European Commission. (2022a). Commission Recommendation of 10.6.2022 on the definition of nanomaterial. Official Journal of the European Union, 229, 1-5. Available at: https://ec.europa.eu/environment/chemicals/nanotech/pdf/C_2022_3689_1_EN_ACT_part1_v6.pdf

European Commission. (2018). Commission Regulation (EU) 2018/1881 of 3 December 2018 amending Regulation (EC) No 1907/2006 of the European Parliament and of the Council on the Registration, Evaluation, Authorisation and Restriction of Chemicals (REACH) as regards Annexes I, III,VI, VII, VIII, IX, X, XI, and XII to address nanoforms of substances (Text with EEA relevance). Official Journal of the European Union, 308, 1-20. Available at https://eur-lex.europa.eu/legal-content/EN/TXT/?uri=uriserv:OJ.L_.2018.308.01.0001.01.ENG&toc=OJ:L:2018:308:TOC

ECHA. (n.d.) Nanomaterials. Available at: https://echa.europa.eu/regulations/nanomaterials

Commission of the European Communities. (2008). Communication from the Commission to the European Parliament, the Council and the European Economic and Social Committee regulatory aspects of nanomaterials. Available at: https://eurlex.europa.eu/LexUriServ/LexUriServ.do?uri=COM:2008:0366:FIN:EN:PDF

European Commission. (2012a). Communication from the Commission to the European Parliament, the Council and the European Economic and Social Committee second regulatory review on nanomaterials. Available at: https://eur-lex.europa.eu/legal-content/EN/TXT/?uri=celex%3A52012DC0572

European Commission. (n.d.g) Selected commission studies related to regulatory management of nanomaterials. Available at: https://ec.europa.eu/environment/chemicals/nanotech/studies/index_en.htm

Broomfield, M., Foss Hansen, S., & Pelsy, F. (2016). Support for 3rd regulatory review on nanomaterials. Commissioned by the European Commission. Available at: https://op.europa.eu/en/publication-detail/-/publication/cf73479b-b601-11e6-9e3c-01aa75ed71a1

10 European Union Observatory for Nanomaterials (EUON). (n.d.a). Biocidal Products Regulation (BPR) and nanomaterials. Available at: https://euon.echa.europa.eu/the-biocidal-products-regulation-bpr-and-nanomaterials

11 Department for Environment, Food & Rural Affairs. (2021). The REACH etc. (amendment) regulations 2021. Available at: https://www.gov.uk/eu-withdrawal-act-2018-statutory-instruments/the-reach-etc-amendment-regulations-2021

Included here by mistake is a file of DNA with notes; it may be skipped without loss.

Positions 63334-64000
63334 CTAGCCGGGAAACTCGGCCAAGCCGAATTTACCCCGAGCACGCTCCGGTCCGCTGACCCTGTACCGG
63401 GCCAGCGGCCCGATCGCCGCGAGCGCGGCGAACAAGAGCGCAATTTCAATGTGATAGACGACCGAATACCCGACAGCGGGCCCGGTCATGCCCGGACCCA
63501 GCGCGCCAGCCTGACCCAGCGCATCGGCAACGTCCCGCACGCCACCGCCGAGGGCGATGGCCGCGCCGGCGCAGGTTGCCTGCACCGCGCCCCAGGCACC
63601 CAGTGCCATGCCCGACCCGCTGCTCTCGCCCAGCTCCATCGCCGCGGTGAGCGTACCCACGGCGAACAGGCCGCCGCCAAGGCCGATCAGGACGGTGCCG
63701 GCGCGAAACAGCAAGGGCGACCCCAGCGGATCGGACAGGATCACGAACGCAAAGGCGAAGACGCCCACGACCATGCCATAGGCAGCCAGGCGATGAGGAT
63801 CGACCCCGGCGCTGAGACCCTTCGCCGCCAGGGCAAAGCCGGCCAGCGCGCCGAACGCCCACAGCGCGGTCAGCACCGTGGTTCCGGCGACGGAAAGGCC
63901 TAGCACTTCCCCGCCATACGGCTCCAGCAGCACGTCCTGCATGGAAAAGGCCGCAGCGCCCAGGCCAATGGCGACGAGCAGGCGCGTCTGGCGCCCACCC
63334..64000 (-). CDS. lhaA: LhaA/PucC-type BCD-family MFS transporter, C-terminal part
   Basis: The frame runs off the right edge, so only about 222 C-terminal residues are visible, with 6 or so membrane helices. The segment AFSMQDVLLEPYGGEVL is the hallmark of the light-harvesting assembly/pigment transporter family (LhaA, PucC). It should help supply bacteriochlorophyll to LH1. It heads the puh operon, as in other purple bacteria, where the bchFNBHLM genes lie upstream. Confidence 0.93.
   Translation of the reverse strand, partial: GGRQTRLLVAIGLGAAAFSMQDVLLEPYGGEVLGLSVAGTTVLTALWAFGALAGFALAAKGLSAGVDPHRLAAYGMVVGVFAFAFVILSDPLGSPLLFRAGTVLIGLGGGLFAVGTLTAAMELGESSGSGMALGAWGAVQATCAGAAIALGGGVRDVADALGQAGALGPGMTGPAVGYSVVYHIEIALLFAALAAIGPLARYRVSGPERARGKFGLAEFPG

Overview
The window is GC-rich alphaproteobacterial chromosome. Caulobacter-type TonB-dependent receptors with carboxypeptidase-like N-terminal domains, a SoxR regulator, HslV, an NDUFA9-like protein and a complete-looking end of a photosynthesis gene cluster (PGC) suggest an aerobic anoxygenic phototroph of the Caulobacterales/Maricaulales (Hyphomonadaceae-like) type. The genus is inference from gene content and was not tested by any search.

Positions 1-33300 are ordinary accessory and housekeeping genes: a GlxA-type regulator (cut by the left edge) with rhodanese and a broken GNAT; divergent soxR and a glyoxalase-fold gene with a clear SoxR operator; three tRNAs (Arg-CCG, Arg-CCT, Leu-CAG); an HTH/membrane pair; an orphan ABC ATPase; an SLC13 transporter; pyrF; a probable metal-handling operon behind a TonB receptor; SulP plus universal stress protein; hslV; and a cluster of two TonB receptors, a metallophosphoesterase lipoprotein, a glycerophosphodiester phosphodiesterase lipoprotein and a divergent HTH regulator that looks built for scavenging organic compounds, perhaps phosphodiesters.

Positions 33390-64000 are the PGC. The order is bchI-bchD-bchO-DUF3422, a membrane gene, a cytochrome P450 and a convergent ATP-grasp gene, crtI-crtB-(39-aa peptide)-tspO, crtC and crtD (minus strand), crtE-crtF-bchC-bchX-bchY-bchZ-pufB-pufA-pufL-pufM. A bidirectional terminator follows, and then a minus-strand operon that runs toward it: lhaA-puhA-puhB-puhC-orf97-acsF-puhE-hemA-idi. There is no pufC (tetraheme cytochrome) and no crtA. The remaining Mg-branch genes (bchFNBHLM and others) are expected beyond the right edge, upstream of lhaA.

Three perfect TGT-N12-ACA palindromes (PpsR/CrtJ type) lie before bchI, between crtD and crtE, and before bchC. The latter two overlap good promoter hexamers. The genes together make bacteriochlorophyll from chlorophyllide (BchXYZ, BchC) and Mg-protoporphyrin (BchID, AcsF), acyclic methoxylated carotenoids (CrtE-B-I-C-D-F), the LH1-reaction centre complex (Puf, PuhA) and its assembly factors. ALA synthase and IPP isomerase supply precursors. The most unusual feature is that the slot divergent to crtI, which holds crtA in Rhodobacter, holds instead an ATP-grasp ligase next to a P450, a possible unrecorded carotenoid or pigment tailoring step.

12 Legislation.gov.uk. (2020). EU legislation and UK law. Available at: https://www.legislation.gov.uk/eu-legislation-and-uk-law

13 Health and Safety Executive for Northern Ireland (HSENI). (n.d.) Chemicals. Available at: https://www.hseni.gov.uk/topic/chemicals

14 Resnik, D. B. (2019). How should engineered nanomaterials be regulated for public and environmental health? AMA Journal of Ethics, 21(4), 363-369.

15Mohajerani, A., Burnett, L., Smith, J. V., Kurmus, H., Milas, J., Arulrajah, A., ... & Abdul Kadir, A. (2019). Nanoparticles in construction materials and other applications, and implications of nanoparticle use. Materials, 12(19), 3052.

16 United States Environmental Protection Agency. (n.d.). Control of nanoscale materials under the Toxic Substance Control Act. Available at: https://www.epa.gov/reviewing-new-chemicals-under-toxic-substances-control-act-tsca/control-nanoscale-materials-under

17 Government of Canada. (2011). Policy statement on Health Canada’s working definition for nanomaterial. Available at: https://www.canada.ca/en/health-canada/services/science-research/reports-publications/nanomaterial/policy-statement-health-canada-working-definition.html

18 Government of Canada. (2016). Nanomaterials. Available at: https://www.canada.ca/en/health-canada/services/chemical-substances/chemicals-management-plan/initiatives/nanomaterials.html

19 United States – Canada Regulatory Cooperation Council. (2014). Joint Forward Plan. The White House. Available at: https://obamawhitehouse.archives.gov/sites/default/files/omb/oira/irc/us-canada-rcc-joint-forward-plan.pdf

20 Amenta, V., Aschberger, K., Arena, M., Bouwmeester, H., Moniz, F. B., Brandhoff, P., ... & Peters, R. J. (2015). Regulatory aspects of nanotechnology in the agri/feed/food sector in EU and non-EU countries. Regulatory Toxicology and Pharmacology, 73(1), 463-476.

21 Australian Government. (2019). Industrial Chemicals Act 2019. Available at: https://www.legislation.gov.au/Series/C2019A00012

22 Australian Government. (2022). Industrial chemicals (general) rules 2019. Available at: https://www.legislation.gov.au/Details/F2022C00255

23 Australian Government Department of Health and Aged Care. (2022). Labelling, SDS and packaging. Available at: https://www.industrialchemicals.gov.au/help-and-guides/labelling-sds-and-packaging